Since we were awake anyway, we stretched and headed to the exchange point to wait. Miraculously my ankle felt fine, easing that worry. Jeff sent a Tweet from the starting line, warning that a new diagram of the exchange corrals had been posted that morning. When we actually got there, we discovered that the setup was different than even the updated diagram, and the corrals were now numbered with our bib numbers. Except that they'd only build 7 corrals, and there were 8 groups, so those of us in the last corral got to share a tiny triangle of space next to the finisher's medals.
I didn't want to deal with that crush and I definitely did not want to sit down on the cold asphalt, so I wandered around the area, watching the exchanges between teams as one runner arrived and the next started onto the course. The video board that was supposed to "show" the inbound runners would have worked better had it actually listed runner names (as I'd expected), or even maintained a video feed of the inbound lane. Instead they kept cutting to other video of the race course or to silly runDisney commercials. As a result, I saw several exchanges where runner 1 arrived and runner 2 was nowhere to be found, or had to scramble to get through the crowded chute to start the race.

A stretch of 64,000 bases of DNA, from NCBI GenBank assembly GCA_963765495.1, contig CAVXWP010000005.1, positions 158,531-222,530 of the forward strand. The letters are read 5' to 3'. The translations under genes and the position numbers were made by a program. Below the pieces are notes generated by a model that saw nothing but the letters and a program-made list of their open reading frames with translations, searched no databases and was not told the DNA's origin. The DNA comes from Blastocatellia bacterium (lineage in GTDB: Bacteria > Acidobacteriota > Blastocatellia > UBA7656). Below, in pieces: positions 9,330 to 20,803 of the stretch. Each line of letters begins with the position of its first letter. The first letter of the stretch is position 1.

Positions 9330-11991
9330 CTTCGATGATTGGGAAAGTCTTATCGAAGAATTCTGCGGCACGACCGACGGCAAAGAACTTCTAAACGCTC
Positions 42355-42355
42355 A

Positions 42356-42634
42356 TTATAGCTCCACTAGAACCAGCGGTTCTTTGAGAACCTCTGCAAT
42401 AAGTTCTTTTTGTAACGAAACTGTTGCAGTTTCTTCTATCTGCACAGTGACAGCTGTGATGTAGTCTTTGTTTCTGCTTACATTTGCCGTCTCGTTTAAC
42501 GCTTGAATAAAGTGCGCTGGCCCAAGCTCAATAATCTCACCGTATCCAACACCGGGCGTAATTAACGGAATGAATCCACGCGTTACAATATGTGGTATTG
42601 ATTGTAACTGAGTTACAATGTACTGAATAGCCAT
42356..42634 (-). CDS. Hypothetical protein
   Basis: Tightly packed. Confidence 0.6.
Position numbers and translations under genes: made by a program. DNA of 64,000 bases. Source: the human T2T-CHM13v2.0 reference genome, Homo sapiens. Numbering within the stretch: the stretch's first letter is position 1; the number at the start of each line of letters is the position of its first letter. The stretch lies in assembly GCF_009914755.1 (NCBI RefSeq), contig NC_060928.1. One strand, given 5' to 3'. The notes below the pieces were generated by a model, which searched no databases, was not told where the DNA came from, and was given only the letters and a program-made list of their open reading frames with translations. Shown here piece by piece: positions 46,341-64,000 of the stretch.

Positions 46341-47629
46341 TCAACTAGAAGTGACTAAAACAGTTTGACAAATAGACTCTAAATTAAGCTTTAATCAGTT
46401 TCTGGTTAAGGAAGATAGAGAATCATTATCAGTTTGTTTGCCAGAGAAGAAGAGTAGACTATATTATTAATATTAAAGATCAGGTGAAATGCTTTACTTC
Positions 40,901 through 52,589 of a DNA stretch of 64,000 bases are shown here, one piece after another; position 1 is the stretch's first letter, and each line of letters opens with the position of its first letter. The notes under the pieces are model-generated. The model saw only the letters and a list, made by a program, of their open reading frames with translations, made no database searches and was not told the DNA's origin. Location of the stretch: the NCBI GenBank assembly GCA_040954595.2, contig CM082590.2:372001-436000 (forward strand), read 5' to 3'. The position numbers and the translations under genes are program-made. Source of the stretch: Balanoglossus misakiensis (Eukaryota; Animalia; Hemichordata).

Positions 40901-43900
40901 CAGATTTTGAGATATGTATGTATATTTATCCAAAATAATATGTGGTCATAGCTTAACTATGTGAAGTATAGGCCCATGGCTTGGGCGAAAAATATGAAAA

Every once in a while a volunteer would go to a corral searching for a runner, and twice I heard an area-wide announcement seeking a specific runner. According to the volunteers, that meant that team's stage 1 runner had dropped out for whatever reason, and they were sending the stage 2 runner on their way. As it got closer to 9am, I asked what the plan was for the rest of the stage 2 runners, and was told we'd get about a 10-minute warning before they sent us all off.
Then it was 9. And 9:05. And 9:10. I was getting anxious, and knew my runner was due in at any time. Then it was 9:15.
At 9:20, they made an area-wide announcement and basically said, "if your runner isn't here yet, you need to get going or else you could be swept." WHAT?!?! Where the &*%$ was the 10-minute warning?
At that second, I had my phone in my hand (looking for a tracking update) instead of in its pouch, my music player wasn't launched, I didn't have Runkeeper launched (it chews up battery, so I don't leave it in standby), and my ear buds were just dangling. My adrenaline spiked as I rushed to type out a message to let Jeff know that they'd sent me ahead, launch Runkeeper and my music, plug in my headphones, stuff my phone into the case and get onto the course. As I ran to the road where our official "start" was, I passed Jeff heading into the exchange point and was able to tell him what happened. It was probably the worst possible start I could have had, but I tried to calm down and get into race mode. Unfortunately, the sweep team had other ideas.
(to be continued...)